BELLEVUE, Ohio (WKBN) — In the aftermath of the East Palestine train derailment, firefighters have realized they need more training — and Norfolk Southern is helping provide it.
On Tuesday, the company held a training session at its large railroad yard in Bellevue, a two-hour drive west of Youngstown.
Among the 50 firefighters at the training were three from East Palestine — including deputy fire Chief Rick Gorby. Chief Keith Drabik was there earlier in the day.
However, according to the first responders who were at the scene the day of the East Palestine derailment, there’s some debate on how effective this training really was.
“It’s a whole different situation on Feb. 3. We wouldn’t have been to do what we learned today anyhow,” Gorby said.
What Norfolk Southern provided was what’s called the “safety train” — among which included an engine, two boxcars and two tankers. One of the boxcars doubled as a classroom. The firefighters were taught how to deal with each piece in the event of an accident or fire.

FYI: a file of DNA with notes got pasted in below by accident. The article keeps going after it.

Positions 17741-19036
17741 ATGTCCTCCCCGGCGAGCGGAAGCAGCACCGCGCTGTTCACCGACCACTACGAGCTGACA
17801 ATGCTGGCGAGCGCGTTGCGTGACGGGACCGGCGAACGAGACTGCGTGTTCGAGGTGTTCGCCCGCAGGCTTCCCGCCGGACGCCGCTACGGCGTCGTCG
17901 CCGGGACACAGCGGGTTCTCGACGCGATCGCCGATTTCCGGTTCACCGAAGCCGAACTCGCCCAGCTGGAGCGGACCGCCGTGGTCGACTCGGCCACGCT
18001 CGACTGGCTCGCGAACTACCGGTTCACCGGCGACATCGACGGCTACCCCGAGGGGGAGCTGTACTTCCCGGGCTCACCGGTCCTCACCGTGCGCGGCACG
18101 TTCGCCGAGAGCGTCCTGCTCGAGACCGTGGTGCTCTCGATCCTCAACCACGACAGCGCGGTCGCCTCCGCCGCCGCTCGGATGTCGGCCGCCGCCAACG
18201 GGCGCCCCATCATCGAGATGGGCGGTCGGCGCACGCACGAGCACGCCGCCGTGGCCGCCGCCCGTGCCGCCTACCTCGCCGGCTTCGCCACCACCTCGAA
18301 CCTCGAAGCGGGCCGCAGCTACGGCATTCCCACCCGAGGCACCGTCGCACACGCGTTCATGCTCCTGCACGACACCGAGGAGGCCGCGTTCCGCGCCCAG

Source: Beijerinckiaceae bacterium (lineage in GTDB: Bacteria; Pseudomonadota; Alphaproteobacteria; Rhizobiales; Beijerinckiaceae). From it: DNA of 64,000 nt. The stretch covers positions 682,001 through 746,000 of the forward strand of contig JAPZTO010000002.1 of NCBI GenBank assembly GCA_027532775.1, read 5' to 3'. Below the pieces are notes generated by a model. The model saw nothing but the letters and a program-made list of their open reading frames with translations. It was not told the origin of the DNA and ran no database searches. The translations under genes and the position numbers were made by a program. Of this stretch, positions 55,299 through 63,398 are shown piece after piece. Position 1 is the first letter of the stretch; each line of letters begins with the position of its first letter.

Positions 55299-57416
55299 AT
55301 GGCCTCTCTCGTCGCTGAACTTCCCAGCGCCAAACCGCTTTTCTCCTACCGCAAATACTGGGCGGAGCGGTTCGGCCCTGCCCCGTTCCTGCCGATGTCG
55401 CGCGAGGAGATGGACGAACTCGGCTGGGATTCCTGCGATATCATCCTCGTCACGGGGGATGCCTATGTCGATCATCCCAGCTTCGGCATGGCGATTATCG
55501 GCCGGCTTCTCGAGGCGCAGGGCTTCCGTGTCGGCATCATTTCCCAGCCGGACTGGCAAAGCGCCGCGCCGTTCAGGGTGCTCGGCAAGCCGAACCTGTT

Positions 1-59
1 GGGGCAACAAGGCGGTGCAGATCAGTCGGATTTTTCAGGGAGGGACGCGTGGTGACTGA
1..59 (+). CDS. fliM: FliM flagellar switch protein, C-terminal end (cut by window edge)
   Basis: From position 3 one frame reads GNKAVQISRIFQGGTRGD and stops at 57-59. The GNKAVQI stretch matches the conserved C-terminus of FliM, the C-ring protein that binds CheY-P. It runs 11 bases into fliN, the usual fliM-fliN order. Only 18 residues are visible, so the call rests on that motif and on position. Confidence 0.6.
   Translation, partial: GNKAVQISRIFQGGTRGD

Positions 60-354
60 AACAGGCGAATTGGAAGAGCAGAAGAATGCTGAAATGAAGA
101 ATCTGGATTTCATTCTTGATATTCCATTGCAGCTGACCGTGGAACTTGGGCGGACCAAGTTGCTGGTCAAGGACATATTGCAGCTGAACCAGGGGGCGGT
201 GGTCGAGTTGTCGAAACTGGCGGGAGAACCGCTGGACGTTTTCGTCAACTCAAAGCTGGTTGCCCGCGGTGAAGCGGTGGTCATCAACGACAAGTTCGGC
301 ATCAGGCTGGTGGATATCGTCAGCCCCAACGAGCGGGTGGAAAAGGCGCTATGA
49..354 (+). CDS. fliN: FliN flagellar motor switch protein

Instructor lecture: “When we want to brake just the locomotives, we use the dynamic brake system, which will produce a lot of excess energy. It’s going to get fed to the grids, and blown out as excess heat coming out. That’s the two main potential spots for electrical fires on a locomotive.”
An important part of the training dealt with the railroad car. There are protective housings that are found on top of a typical tanker car. The concern lies not only with the housing, but also with what’s inside them. This includes the various valves that control and monitor what’s happening inside
“I didn’t know the differences between certain valves. Now, I think I have a decent education on it. I just hope we never have to do it again,” Gorby said.
“It starts off today in the classroom, where we give just some general ‘Railroad 101,'” said Norfolk Southern spokesman Connor Spielmaker.
Spielmaker says the “safety train” will stay in Bellevue for a couple weeks, with 350 firefighters having signed up to take part.
“We’re working with everyone involved — all the local community, the governor’s office — to identify where it makes the most sense,” Spielmaker said. “Then, obviously, we’ll figure it out what we want to put there.”
“Anybody that has a railroad running through their community, they need to take the class,” Gorby said.
Eventually, a permanent training center will be built somewhere near East Palestine.